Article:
Remember, we want to keep the tooth moist. Saliva is the best option, followed by milk. Do not wrap the tooth in a napkin and allow it to dry.

 

3) Call our office and let us know you are on the way! You need to see the dentist as soon as possible for the best chance at saving the tooth.

 

 

What to do if a tooth is chipped:

 

If a tooth is chipped, try to find any pieces that have come off, as sometimes it’s possible to reattach them. Make an appointment for an office visit as soon as possible and bring the pieces with you.

 

Anytime there is a severe injury, loss of consciousness or uncontrollable bleeding, seek help immediately from the Emergency Room.  For less traumatic injuries, call our office at 864-760-1440 to schedule a time to be seen as soon as possible. Often, a quick phone conversation can help us to determine the next step. Cheers!

 

Some children are born with lip or tongue tie disorder that may be related to the teeth, and in some cases, may be caused by an doctororthodontic problem. Led by Drs. Kevin Nietzer and Kathleen Monn, the dental team here at Anderson Pediatric Dentistry in Anderson, SC, provides corrective treatment for tongue lip-tie issues. Read on to learn more!
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What Is a Lip or Tongue Tie?
There are some dental cases where the muscles in the child’s mouth interfere with the function of their lips and tongue. It can cause them to have a verbal impairment (such as a lisp), trouble nursing as an infant, or general dental discomfort. A lip tie is caused by an enlarged muscle connector called the labial frenum. The labial frenum creates a connection between the upper lip and the area between the front teeth and it can create a large gap. A tongue tie is caused by an abnormality of the lingual frenum, which is the connective tissue between the tongue and the bottom of the mouth. It causes difficulty when speaking and eating.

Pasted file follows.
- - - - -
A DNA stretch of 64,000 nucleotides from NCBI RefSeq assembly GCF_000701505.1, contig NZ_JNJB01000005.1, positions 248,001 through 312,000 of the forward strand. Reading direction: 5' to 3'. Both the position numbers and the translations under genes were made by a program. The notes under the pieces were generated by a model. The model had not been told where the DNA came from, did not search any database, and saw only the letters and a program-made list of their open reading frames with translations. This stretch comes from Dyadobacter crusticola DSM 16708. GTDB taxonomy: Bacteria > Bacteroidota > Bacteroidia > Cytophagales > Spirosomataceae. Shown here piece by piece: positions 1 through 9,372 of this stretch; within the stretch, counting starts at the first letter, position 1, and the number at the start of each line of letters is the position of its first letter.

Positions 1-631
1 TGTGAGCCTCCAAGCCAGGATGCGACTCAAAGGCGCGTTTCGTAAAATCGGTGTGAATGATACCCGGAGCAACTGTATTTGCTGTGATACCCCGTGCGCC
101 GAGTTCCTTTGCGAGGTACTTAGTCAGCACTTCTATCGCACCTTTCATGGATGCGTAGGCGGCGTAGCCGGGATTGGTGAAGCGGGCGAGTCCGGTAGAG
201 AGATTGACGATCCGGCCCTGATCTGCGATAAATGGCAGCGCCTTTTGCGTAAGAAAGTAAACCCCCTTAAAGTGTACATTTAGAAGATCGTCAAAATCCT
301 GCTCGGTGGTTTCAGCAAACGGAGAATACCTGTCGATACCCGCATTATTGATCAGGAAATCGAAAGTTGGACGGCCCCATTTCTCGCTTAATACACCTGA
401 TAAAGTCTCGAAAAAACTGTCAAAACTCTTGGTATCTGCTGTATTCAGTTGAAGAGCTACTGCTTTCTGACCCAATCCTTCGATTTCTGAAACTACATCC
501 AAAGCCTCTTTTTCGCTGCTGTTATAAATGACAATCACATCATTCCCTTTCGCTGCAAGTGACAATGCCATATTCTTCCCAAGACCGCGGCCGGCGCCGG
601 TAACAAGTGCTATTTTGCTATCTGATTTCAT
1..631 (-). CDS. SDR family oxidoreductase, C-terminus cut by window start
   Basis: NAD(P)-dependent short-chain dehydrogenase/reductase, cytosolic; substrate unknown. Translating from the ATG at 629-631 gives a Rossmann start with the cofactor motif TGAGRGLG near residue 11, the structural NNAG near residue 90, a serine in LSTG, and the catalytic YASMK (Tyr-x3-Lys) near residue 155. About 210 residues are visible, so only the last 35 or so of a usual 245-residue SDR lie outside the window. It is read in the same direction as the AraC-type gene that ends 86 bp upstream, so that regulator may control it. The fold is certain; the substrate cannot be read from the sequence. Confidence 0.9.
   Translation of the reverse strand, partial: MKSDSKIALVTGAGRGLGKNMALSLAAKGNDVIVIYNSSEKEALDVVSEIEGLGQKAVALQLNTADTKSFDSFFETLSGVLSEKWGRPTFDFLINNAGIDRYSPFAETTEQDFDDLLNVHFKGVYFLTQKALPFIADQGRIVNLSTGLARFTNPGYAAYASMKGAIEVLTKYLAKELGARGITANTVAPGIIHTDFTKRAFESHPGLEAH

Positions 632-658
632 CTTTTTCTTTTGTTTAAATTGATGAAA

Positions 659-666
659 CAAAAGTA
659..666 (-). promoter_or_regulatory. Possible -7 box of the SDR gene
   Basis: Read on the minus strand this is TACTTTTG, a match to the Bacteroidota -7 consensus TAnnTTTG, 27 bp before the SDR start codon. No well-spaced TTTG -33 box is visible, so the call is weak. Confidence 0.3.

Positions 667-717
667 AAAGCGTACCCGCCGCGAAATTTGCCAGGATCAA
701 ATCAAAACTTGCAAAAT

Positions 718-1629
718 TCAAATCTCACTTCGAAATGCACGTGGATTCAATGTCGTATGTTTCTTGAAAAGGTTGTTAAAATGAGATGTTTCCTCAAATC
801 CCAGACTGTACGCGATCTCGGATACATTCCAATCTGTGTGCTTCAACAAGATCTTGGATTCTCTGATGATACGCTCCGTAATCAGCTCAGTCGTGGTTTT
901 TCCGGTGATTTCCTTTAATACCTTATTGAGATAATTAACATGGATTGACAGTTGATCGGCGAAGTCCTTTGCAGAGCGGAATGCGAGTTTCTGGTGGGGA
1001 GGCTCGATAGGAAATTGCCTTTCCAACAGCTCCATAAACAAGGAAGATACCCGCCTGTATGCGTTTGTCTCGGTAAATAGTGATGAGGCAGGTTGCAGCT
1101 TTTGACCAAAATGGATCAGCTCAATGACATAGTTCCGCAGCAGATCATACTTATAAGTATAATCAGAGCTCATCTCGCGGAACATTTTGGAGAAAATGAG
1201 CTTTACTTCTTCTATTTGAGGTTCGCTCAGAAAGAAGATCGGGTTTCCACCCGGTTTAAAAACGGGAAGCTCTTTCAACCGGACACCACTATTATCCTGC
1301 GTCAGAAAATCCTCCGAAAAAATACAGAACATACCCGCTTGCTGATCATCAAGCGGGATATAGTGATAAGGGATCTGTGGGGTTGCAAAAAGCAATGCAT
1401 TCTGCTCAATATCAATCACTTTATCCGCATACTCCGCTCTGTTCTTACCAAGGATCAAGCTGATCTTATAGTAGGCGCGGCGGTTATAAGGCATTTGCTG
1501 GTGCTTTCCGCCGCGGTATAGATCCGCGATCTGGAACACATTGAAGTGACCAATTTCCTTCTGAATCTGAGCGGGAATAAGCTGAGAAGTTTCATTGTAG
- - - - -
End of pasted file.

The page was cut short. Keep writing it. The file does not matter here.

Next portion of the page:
Treatment Options
A frenectomy is a dental surgery to remove or reduce the frenum muscle to alleviate issues with tongue lip-tie. In some cases, orthodontic treatment with metal braces can resolve issues with lip ties and large front-tooth gaps in children. When visiting our Anderson office, either Dr. Nietzer or Dr. Monn will likely recommend that you have these matters corrected as early as possible. They can have a significant effect on their quality of life.

Additional Tips for Your Child's Smile
Maintaining your child’s orthodontic and general dental health is important both to their overall wellness as well as their self-esteem. Here are a few tips for how to keep your child’s smile in tip-top condition:

- Like adults, children should visit the dentist at least twice per year for checkups.
- If an orthodontic treatment is needed, explain the benefits your child will enjoy after the required period of wearing braces.
- After orthodontic treatment, encourage the use of retainers. Mouthguards are essential if your child is an athlete.